Businesses commonly use two-price advertising to compare the price they currently charge for a product or service against the previous price they charged consumers, the wholesale price or the recommended retail price. But how does it work exactly? And what should businesses think about when using two-price advertising?

Comparisons with Previous Prices

Many businesses will use the ‘strike through’ method ($300, now $99), or phrasing such as ‘was $300, now just $99!’ This suggests that the consumer will save $201 – the difference between the current price and the previous price. To ensure businesses don’t mislead consumers through this type of advertising, they must display the original price for a reasonable period before changing the price. 

The ‘reasonable’ period depends on:

  • the Industry;
  • the type of product; and
  • the frequency of pricing changes.

If a business constantly discounts products and uses two-price advertising, it is likely that their offer is misleading. They are suggesting consumers will save during this period, when in reality, that might not be entirely true. 

Comparisons with Wholesale or Recommended Retail Pricing

Businesses also typically compare between ‘cost’ prices and the prices they offer for sale items. Comparative advertising can mislead consumers if the displayed ‘cost’ price is actually more than what the business paid. Similarly, businesses comparing their prices with the recommended retail price (RRP) must take care to avoid misleading consumers. If the business advertises that there are savings or discounts when compared to the RRP, the savings the consumer makes must be truthful. That is, the business must have been able to sell that product initially at the RRP, and the RRP must reflect the most up-to-date pricing.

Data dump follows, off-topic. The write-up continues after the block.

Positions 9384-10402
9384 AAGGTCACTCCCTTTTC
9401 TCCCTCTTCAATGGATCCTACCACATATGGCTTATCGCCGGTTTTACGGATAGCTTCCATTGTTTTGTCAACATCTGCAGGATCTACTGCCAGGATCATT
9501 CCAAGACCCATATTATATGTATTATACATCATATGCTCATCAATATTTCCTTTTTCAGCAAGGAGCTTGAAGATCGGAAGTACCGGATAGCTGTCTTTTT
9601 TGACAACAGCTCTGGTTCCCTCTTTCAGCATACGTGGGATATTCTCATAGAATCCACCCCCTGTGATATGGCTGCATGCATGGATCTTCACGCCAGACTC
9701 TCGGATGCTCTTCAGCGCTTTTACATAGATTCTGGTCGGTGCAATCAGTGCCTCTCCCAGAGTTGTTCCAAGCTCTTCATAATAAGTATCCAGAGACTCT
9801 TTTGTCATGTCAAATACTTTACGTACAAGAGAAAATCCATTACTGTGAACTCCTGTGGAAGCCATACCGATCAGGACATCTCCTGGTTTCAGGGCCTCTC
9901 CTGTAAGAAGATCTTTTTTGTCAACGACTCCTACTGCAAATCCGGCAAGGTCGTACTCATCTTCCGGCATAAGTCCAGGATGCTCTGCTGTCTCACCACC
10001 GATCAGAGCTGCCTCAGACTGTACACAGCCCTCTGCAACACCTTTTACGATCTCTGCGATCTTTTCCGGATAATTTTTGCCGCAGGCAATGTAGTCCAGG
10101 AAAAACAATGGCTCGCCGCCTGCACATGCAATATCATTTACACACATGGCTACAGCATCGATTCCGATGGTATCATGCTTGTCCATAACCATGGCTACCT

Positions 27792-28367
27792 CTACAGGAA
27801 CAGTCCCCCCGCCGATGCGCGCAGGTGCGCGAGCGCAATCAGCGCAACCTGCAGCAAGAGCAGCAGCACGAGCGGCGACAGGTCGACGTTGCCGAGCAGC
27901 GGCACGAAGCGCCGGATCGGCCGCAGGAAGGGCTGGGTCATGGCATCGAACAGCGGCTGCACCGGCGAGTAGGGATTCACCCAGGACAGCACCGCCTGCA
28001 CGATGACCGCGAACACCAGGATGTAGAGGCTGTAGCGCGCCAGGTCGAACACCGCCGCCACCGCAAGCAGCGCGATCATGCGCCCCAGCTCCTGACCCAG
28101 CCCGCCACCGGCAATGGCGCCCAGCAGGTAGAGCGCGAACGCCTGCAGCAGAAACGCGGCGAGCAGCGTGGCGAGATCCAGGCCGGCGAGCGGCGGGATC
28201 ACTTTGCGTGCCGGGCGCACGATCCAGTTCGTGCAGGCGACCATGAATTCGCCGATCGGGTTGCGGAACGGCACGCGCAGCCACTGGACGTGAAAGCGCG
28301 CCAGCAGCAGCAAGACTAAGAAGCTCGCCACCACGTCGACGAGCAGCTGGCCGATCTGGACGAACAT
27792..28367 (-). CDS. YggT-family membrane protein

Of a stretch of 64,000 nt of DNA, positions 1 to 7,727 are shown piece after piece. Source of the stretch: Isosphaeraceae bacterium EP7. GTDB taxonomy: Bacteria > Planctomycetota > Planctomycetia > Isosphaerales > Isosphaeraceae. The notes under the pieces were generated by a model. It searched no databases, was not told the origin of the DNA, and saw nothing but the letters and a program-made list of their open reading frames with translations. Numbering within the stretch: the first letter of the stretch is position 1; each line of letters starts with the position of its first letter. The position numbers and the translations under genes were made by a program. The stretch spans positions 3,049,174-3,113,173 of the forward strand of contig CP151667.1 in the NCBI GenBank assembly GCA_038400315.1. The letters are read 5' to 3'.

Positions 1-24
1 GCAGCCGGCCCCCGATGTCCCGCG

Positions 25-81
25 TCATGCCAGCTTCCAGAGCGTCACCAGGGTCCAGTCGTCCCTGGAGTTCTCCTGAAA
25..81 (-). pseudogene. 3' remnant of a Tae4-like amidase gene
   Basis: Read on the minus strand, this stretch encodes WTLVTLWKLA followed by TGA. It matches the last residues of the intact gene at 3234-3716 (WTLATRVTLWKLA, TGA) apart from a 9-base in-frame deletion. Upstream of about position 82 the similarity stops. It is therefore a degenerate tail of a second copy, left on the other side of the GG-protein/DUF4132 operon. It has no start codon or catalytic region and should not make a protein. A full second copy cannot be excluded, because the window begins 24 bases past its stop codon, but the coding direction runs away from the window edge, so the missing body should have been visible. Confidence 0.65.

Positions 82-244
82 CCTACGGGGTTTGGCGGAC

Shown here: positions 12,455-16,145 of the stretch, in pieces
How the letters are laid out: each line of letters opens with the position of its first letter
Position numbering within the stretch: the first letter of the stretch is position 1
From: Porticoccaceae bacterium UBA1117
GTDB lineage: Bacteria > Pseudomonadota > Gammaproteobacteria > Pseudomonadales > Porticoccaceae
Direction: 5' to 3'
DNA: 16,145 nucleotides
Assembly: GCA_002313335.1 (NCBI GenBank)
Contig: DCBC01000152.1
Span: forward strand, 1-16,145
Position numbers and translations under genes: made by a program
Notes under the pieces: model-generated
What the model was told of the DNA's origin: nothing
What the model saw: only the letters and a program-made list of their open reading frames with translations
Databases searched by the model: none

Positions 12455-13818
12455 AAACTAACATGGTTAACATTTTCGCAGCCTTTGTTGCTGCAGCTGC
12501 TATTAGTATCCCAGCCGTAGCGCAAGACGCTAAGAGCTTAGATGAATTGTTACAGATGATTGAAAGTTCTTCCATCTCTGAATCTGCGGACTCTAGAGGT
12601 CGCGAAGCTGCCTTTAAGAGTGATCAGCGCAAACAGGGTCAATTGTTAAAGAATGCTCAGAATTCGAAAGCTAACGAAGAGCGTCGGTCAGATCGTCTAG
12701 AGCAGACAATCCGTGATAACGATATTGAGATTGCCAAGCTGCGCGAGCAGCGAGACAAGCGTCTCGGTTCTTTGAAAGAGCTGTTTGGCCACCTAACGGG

Two-Price Advertising Up-Close

We can find a recent example of two-price advertising in the case of Australian Competition and Consumer Commission (ACCC) v Jewellery Group Pty Ltd (2012) 293 ALR 335. Here, Zamel’s jewellery published brochures advertising two prices. The jeweller used ‘strike through’ advertising to promote their mark-downs, striking out the higher price and then displaying a lower ‘sale price’.

The court held that this would mislead consumers because it suggested they would save the difference in the two prices if they purchased the product during sale time. The court heard evidence that Zamel’s had in fact never sold the product at the higher price, or rarely sold it at that price before the sale period began. Zamel’s had a negotiation policy, which meant that consumers unaware of any discounts would have paid less than the higher price before the sales period anyway.

Key Takeaways

The unique circumstances of each case as well as the industry the business operates in, and how frequently pricing changes will determine whether or not two-price advertising misleads or deceives consumers.

The most important thing businesses can focus on doing is providing accurate representations of pricing, whether that be ‘cost’ pricing, RRP or sale pricing.

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